Many recent college grads and young business people are wary about making large purchases after entering adulthood in the deepest recession and weakest recovery since World War II. Confronting a jobless rate above 8% since 2009 and student-loan debt hitting about $1 trillion, 20-to-34-year-olds are renting apartments, cars and even clothing to save money and stay flexible.
As the Great Depression shaped the attitudes of a generation, so have the financial crisis and its aftermath affected the outlook of young consumers.
“This is a generation that is scared of commitment, wants to be light on their feet and needs to adjust to whatever happens,” said Zukin, who’s researched the effects of the recession on recent college graduates. “What once was seen as a solid investment, like a house or a car, is now seen as a ball and chain with a lot of risk to it.”
“Renting is something that is in play that wasn’t in play during the Great Depression,” he said. “To a modern generation, ownership isn’t about having it forever, it is about having it when you need to have it,” said Underhill, who has studied shopper behavior.
“Renting makes a lot of sense,” said David Blanchflower, professor of economics at Dartmouth College in New Hampshire and a Bloomberg Television contributing editor. “They have no money and they are not buying fridges and they are not buying the things they normally buy when they set up homes. Their incomes are a lot lower.”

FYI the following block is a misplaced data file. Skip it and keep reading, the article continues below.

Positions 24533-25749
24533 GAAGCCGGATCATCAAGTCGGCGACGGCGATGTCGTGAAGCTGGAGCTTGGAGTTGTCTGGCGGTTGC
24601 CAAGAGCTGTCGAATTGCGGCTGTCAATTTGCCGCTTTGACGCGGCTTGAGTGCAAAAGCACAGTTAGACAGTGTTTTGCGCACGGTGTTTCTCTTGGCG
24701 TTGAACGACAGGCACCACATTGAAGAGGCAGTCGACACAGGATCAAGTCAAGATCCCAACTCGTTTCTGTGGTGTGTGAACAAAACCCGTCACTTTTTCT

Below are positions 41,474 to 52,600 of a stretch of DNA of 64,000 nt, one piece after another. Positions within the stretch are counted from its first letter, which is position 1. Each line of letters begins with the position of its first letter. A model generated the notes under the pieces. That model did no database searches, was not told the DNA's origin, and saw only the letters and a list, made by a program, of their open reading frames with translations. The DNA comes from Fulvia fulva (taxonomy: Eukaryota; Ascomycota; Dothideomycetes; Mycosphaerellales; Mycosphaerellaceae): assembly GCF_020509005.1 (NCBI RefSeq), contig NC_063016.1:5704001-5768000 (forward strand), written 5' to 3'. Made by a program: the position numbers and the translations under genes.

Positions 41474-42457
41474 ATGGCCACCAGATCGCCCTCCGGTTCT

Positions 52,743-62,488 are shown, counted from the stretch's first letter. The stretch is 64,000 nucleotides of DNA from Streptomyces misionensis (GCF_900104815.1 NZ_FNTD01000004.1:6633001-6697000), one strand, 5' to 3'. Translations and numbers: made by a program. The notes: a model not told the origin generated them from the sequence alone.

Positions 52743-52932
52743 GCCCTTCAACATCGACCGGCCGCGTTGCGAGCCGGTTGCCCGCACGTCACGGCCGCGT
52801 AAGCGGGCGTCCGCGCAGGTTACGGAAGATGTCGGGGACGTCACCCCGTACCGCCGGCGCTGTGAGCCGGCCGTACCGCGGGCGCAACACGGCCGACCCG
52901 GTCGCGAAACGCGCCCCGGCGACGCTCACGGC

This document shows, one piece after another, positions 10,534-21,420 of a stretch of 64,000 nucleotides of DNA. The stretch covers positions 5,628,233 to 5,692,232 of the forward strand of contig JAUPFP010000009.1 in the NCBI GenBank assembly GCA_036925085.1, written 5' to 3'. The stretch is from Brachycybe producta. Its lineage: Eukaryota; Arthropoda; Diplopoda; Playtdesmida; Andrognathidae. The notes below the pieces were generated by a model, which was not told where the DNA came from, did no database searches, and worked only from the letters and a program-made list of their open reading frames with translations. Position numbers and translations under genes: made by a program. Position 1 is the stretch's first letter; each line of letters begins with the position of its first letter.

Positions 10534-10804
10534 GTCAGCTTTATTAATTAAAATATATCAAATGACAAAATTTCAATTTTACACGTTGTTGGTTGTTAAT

40% of the 444 college graduates surveyed said their loan debt is causing them to delay major purchases such as a house or a car.
Even as the housing market shows some signs of revival, the slow pace of recovery is keeping the younger generation fearful of investments rather than confident about building wealth for the future, said Jeffrey Lubell, executive director for the Center for Housing Policy. First-time home buyers in 2011 accounted for the smallest percentage of the total since 2006. The vacancy rate of U.S. rental properties is at its lowest level since 2002.
Shifting attitudes about larger purchases aren’t the only reason preventing young consumers from buying. Stricter lending practices and higher requirements for down payments on houses and cars are crowding out buyers.
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Bloomberg Business Week